Nevertheless, he says, payback for all this can be remarkably quick: as little as a year. Tagstone’s statistics back this up, referring to improved promotional execution, quicker elimination of out-of-stocks, reduction of pallet build and general efficiency increases, among other advantages.
However, says Letticia Nkumbula of market research and analysis group Frost & Sullivan Africa, RFID is still at the development stage in Africa. Nkumbula, who worked on a Frost & Sullivan research service titled Potential for RFID Applications in African Markets, points out, “A number of issues have not been resolved, like awareness and understanding of what the product can do - as well as the cost. This is a cost-sensitive market.”
She agrees that cost is going down but African customers still look at alternatives - barcodes are an obvious example – and see a price disparity. In addition, not only has RFID tagging not been widely deployed in most African countries, but there is no guidance on basic issues like the frequencies involved.
But government can often start the ball rolling. In Botswana, for example, government support has played a key role in the adoption of the technology for livestock tracking. However, Nkumbula warns, the support infrastructure has not been properly developed, causing occasional problems with the tracking of livestock.
That’s another issue: back office costs are a big investment and the goods tagged may not justify the expense. “Most of these [tagging] products are made for high-value items, not necessarily for low-value high-volume items,” says Nkumbula.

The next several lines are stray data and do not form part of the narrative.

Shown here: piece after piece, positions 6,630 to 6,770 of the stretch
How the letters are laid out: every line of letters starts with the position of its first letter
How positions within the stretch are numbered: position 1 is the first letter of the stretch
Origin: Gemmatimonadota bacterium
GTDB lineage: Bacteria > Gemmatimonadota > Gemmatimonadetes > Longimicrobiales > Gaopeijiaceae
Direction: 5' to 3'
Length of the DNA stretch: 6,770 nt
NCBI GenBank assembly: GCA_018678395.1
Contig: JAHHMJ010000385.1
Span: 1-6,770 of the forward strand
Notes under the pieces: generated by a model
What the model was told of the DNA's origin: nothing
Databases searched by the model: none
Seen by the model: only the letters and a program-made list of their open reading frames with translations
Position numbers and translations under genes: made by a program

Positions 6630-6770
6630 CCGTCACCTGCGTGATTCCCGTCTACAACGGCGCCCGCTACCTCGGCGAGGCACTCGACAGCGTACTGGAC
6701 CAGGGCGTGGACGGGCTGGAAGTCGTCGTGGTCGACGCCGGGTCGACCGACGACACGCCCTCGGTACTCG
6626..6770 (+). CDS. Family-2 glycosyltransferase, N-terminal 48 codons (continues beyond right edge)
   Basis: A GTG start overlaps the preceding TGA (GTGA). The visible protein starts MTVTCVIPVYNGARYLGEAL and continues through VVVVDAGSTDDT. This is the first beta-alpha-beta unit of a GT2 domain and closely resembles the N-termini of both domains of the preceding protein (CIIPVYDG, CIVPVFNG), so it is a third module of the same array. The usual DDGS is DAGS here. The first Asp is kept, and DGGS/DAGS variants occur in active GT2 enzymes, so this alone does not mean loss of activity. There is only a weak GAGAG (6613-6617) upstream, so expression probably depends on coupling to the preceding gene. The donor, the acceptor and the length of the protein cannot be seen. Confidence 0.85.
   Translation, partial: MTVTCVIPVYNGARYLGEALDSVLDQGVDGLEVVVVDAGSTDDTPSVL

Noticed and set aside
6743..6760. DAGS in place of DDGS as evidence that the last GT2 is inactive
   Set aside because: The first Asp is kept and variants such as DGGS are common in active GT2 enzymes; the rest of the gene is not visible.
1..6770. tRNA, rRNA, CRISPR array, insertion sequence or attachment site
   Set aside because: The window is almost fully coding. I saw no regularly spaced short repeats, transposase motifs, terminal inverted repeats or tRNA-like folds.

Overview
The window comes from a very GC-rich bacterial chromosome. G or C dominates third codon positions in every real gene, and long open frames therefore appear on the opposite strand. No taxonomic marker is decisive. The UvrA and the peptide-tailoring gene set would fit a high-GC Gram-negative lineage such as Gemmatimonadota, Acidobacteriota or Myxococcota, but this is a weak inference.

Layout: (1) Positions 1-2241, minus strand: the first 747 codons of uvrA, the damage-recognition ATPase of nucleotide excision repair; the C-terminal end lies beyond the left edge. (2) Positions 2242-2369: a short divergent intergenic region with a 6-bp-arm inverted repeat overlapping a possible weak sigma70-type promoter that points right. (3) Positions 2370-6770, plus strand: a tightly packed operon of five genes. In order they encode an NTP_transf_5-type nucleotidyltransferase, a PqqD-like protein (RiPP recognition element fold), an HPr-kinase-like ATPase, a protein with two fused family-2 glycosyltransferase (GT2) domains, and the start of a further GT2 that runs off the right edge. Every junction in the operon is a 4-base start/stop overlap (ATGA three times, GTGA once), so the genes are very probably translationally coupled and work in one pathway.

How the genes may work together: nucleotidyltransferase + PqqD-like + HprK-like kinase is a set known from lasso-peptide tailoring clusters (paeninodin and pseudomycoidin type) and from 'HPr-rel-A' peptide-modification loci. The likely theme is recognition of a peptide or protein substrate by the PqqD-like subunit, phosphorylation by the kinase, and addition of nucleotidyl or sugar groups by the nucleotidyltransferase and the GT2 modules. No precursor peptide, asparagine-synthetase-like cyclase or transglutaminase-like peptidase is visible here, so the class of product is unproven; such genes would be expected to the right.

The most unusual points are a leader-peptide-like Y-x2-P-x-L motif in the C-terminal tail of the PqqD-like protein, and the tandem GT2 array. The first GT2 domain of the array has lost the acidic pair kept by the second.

There are nevertheless some industries that could benefit. Take mining. Here, says Nkumbula, there is potential for RFID-aided asset management - not just of equipment assets but of miners themselves: tracking personnel in the event of an accident, for example. Theft prevention is another rational for RFID adoption by bigger organisations. This is being looked at in countries such as South Africa and Mauritius to protect laptops in government buildings.
But cost still remains an issue. Nkumbula cites attempts to implement RFID for ports in Namibia and animal tracking projects in Kenya, both of which foundered on costs. However, she says, “It looks as if the costs are coming down and we will see more use of this solution.”
However, the problem of customer understanding also needs to be addressed. If a supplier is told that RFID is needed for security reasons, a customer won’t be impressed when a system is implemented but an item is lost and can’t be traced. “It comes back to the understanding of clients of what RFID can do for them, what sort of return are they going to get out of it,” says Nkumbula.
“And that’s something [suppliers] need to explain because the technical skills of most clients are not high.”
It would also help if the whole system could be bought off the shelf but that may be a long way off. For now, we can expect RFID in Africa to be used mainly by governments or major corporations, like oil or mining, with overseas origins. But at least that’s a start.
“They have operations in Africa and those are the companies that could drive the adoption of RFID in Africa,” suggests Nkumbula.
It’s likely too that, as take-up levels grow, the developed world will help to drive the economies of scale that make RFID technology adoption affordable for Africa’s smaller enterprises. And once it is, the only limit to the applications of the technology will be the user’s imagination.

Vaughan O’Grady